The Lord teaches that compassion ought to be shown to the alien and to the poor.
The Lord is our strength.
1 Thessalonians 1:5c-10
Paul tells the Thessalonians that their conversion to the Lord has been an example to all believers.
The Pharisees continue to test Jesus with a question about the greatest commandment.
Background on the Gospel Reading
This week’s Gospel follows close behind the Gospel read last Sunday. It is the last of three questions put to Jesus by Jewish religious leaders who are trying to trick him into saying something that might get him arrested. This reminds us that the context for today’s reading is the mounting tension between Jesus and the religious leaders in Jerusalem.
The Herodians and the Pharisees asked the first question, which was about taxes. The Sadducees asked the second question, which was about the Resurrection (see Matthew 22:22-33). The third question, considered in today’s Gospel, is asked by a Pharisee who asks Jesus about the greatest of the commandments.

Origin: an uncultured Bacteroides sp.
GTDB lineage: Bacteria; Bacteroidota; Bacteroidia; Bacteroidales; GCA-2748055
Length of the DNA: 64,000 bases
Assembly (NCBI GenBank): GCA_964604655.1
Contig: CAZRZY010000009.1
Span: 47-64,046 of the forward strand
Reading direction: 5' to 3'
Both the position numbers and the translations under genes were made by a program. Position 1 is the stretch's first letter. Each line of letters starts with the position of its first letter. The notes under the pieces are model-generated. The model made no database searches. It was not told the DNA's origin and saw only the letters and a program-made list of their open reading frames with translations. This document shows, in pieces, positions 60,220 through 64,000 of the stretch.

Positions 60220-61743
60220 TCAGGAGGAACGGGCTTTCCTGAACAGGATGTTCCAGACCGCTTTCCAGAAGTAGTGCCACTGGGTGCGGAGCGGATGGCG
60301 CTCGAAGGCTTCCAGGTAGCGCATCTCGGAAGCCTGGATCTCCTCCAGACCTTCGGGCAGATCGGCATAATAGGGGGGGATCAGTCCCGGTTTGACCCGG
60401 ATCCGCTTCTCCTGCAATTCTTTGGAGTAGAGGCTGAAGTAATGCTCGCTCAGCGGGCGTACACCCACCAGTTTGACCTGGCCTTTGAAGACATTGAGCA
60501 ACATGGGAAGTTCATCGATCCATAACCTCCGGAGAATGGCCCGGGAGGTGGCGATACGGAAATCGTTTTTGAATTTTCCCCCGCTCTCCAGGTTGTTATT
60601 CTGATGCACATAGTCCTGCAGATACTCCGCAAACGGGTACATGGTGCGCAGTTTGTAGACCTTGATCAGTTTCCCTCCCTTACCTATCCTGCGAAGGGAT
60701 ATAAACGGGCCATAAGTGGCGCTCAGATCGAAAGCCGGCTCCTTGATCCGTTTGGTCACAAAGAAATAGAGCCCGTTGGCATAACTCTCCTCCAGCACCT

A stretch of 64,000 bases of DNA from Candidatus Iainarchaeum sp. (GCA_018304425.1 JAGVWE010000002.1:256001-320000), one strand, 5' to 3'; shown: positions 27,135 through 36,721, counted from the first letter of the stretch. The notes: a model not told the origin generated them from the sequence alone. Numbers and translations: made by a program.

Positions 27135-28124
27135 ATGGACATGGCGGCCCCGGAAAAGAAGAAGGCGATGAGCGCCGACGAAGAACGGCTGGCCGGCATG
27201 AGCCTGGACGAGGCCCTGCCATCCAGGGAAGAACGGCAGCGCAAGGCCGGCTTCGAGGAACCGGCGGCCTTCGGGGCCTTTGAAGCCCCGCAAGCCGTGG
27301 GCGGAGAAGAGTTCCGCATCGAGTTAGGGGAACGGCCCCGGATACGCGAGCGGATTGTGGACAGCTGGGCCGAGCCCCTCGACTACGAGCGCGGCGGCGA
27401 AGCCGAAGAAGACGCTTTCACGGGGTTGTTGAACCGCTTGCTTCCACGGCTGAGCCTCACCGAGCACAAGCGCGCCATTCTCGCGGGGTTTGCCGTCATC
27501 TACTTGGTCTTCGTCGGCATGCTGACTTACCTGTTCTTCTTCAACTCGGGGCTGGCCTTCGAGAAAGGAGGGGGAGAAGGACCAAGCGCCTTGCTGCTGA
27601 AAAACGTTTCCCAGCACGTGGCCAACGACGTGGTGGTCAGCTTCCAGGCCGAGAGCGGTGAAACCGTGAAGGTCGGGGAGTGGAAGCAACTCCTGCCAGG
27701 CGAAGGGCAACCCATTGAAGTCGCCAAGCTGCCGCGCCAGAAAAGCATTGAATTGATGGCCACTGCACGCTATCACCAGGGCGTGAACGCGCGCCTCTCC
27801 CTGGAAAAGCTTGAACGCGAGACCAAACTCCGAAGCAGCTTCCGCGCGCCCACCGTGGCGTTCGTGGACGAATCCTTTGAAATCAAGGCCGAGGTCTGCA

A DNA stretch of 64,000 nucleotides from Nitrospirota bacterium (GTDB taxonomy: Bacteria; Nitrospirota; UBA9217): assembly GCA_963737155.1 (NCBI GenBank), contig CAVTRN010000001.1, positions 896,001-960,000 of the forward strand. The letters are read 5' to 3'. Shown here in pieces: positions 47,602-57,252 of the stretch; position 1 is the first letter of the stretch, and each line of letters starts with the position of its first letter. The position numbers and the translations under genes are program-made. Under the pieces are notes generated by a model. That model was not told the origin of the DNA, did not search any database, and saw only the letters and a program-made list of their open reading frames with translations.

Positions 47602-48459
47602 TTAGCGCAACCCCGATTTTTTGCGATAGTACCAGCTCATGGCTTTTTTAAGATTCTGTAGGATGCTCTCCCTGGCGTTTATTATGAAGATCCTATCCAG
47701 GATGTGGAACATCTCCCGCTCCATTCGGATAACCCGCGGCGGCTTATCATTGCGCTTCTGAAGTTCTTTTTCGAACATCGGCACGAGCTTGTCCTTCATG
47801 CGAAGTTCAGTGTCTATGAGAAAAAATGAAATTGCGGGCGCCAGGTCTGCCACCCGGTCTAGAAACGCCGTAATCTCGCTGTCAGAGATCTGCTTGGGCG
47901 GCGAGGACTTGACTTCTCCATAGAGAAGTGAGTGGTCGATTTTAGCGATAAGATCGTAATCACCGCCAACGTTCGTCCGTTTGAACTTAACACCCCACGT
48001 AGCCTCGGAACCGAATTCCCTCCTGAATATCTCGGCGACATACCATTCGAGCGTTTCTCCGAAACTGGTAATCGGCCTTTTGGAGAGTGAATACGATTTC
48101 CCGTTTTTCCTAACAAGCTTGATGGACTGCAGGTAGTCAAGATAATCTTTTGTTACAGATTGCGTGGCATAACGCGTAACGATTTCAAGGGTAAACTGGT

The question requires Jesus to interpret the Law of Moses. The Mosaic Law consists of the Ten Commandments and many additional rules, numbering over six hundred. Adherence to the Mosaic Law, for a devout Jew, is an expression of faithfulness to God’s covenant with Israel. The ranking of the Commandments was regularly debated among the teachers of the Law.
Jesus answers the Pharisees’ question with a two-fold summary. Jesus says that all of the commandments can be summarized in two commandments: love God and love your neighbor. Both of these were central elements of the religious tradition Jesus learned from his Jewish community. Indeed these continue to be central aspects of contemporary Jewish religious understanding. Jesus’ response to his questioners proposed an integral connection between these two aspects of the Jewish Law. Love of God finds its expression in our love for our neighbor.